I had a hard time deciding on the 2019 President’s Award for Service. There are more than a few members I could have recognized. All of them work to keep our centre what it is. While I have noted he has recently started flirting with the dark side, astrophotography, this member is known mostly for visual astronomy and the art of star-hopping . He has been a volunteer at the RASCO, promoted sidewalk astronomy, come out at many many outreach events and ran the observers group for as long as I can remember. After years as head of that group he’s stepping down. For long time service to RASC Edmonton the 2019 President’s Award goes to Larry Wood.
Public Outreach is near and dear to my heart. It was how I came to be involved in the activities of this center and how I got to know so many fine people. This member joined less than 10 years ago but quickly became involved in public outreach. He has organized numerous events and can always be counted on to give a talk man a booth or bring a scope to an event. He’s been our Public Education Director for the past few years and continues to do a superb job. The 2019 George Moore’s Memorial Award goes to Clayton Knoll.
While it is said a picture is worth a thousand words, it takes a real talent to use words to paint a picture in one’s mind. While an observation can be a solitary thing, a well written report of an observation can be shared. For years now this award recipient has put his observations into such descriptive text, that the reader cannot help but see what the observer saw with their own eye. I have long admired the recipients writing of his observations, as they normally tell not just what was seen but why and how the subject observed came to be. I was very much in admiration of his report of daylight occultation of Venus by the crescent Moon on July 31 that, even though there was no photograph, was a first rate example of observational reporting, and for this and many more such reports I award the 2019 Observer of the year to Bruce McCurdy.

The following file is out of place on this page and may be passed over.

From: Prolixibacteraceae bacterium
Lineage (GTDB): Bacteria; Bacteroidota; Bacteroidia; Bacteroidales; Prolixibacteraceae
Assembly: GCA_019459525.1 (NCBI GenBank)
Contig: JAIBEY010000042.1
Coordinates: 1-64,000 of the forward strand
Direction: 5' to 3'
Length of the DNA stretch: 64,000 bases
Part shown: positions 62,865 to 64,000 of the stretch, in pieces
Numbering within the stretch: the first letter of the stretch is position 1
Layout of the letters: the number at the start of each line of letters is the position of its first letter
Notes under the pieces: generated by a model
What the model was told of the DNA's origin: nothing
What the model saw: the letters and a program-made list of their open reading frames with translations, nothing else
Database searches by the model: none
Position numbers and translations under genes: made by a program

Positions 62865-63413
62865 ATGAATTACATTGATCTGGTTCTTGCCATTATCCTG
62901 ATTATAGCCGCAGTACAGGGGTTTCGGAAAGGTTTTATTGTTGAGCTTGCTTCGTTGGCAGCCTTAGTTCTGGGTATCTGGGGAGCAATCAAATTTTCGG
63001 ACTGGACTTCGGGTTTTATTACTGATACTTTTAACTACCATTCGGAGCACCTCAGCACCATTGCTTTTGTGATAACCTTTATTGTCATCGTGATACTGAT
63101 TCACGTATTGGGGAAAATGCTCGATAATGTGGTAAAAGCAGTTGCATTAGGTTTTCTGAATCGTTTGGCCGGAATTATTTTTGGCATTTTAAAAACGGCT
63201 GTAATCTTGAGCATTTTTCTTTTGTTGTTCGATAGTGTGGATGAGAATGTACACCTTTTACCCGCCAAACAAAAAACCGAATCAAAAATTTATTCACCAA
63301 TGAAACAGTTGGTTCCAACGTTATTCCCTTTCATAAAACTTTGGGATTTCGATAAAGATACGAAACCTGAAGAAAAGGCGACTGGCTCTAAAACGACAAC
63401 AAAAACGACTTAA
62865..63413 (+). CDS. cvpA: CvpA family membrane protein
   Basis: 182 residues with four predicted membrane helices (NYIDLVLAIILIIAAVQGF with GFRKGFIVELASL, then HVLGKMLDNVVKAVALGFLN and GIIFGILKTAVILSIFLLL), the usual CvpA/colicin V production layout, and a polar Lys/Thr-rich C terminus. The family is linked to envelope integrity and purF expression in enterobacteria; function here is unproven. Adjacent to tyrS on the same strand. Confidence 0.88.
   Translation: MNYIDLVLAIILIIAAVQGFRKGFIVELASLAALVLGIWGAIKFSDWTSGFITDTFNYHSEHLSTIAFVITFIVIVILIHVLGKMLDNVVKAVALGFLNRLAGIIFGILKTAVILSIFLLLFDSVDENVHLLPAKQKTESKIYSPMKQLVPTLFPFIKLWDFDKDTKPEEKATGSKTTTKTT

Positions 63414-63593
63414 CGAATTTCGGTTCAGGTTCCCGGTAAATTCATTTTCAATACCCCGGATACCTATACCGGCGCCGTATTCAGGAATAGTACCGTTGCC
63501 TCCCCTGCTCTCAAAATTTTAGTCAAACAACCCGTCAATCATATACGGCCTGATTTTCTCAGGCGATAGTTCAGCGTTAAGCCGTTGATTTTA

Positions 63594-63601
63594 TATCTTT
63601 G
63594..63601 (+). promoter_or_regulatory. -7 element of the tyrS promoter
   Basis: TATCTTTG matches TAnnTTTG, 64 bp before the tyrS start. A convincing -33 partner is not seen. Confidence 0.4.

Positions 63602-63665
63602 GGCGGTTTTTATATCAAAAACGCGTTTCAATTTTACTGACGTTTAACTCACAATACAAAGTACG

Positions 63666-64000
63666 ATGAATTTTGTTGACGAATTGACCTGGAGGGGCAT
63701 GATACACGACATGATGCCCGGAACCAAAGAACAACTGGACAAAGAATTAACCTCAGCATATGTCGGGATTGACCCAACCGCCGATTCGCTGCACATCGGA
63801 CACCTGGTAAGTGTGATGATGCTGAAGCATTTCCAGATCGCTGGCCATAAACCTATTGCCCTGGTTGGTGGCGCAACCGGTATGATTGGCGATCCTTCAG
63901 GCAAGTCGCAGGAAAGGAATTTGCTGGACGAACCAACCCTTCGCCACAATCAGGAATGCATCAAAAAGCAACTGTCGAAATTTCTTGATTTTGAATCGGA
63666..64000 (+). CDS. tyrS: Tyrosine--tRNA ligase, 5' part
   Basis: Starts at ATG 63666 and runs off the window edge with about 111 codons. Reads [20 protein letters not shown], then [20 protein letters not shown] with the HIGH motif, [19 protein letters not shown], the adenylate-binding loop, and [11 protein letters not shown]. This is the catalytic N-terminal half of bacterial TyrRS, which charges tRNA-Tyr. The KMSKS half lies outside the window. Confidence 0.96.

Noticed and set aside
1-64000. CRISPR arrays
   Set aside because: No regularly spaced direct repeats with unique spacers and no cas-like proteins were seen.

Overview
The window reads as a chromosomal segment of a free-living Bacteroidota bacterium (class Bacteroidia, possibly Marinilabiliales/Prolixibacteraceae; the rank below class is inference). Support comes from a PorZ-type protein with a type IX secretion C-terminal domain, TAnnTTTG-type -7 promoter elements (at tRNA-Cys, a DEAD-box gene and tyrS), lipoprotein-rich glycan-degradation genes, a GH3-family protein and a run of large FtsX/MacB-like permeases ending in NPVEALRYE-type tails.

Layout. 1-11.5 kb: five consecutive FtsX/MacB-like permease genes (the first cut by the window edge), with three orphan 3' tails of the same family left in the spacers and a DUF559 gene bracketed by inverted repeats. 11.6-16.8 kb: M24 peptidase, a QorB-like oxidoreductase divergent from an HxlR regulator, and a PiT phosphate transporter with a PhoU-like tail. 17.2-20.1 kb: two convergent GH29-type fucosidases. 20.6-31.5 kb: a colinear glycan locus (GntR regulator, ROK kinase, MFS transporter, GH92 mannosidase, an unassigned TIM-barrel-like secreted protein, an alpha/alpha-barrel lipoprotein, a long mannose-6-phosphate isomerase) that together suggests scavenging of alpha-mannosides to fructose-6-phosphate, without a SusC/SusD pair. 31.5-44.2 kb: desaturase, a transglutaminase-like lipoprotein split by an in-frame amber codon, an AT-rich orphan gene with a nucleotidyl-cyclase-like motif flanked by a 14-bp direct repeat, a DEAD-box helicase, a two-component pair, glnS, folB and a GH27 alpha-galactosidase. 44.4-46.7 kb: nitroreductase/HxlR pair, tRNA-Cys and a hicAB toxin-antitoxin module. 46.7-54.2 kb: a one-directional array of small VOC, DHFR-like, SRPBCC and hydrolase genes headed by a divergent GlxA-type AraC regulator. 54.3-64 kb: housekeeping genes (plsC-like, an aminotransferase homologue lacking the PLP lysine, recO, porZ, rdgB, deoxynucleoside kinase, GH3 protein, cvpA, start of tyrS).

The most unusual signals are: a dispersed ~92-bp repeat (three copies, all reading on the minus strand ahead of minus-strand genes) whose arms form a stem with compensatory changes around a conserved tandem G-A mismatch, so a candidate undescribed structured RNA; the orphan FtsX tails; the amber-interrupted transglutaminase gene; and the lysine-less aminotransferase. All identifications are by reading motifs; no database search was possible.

He has been the editor of Stardust for many years. Some time back an effort was made to collect all the issues of our newsletter going back to its first issue some sixty years back. For the past year Mike has been working on a searchable index for those six decades of Stardust and near the end of 2019 posted it on the website. This took a lot of work and I don’t recall anyone ever asking him to do it. He just did it. For this I award the Franklin Loehde Project of the Year to Mike Ward.
Astrophotography has advanced so much in the past twenty years, it’s hard to remember when amateur’s used film, or even the first generation ToUCam. Getting the image is important but it’s in the processing where the magic really happens. This year recipient has been producing stunning astrophotos for years. Some of his work is featured on the Astro-Cards we hand out at outreach events. Not only does he produce great pictures he freely shares his knowledge of how he does it with others. There are many fine astrophotographers in our centre but for 2019 the Bryce Heartwell Memorial Award goes to Rick Bramm.
It has been really fantastic seeing Janey’s skills as an observer develop over the last couple of years. She is an enthusiastic binocular and naked-eye observer. Lately she’s been viewing planets, moonrises, aurora, and atmospheric phenomena like light pillars.
Geoff Robertson is no stranger to public outreach and education as the past director of public education. Recently, Geoff has organized workshops educating the public on choosing a new telescope. He has also taken the lead on organization of the Beaver Hills Dark Sky Party.
Alister has an incredible attitude: he is always quick to volunteer his time and knowledge to help out on many RASC projects, as well as initiating his own projects. It would be difficult to run Edmonton RASC the way we do without Alister’s participation. He is presently our National Council Representative; he has led the monthly astroimaging corner in the past; recently he has started offering introductions to the observer’s handbook at observers’ meetings; he is always quick to offer help and advice to new members and the public. Last year I commented that he was a close contender for the Service award, and I am happy to honour him with this award this year!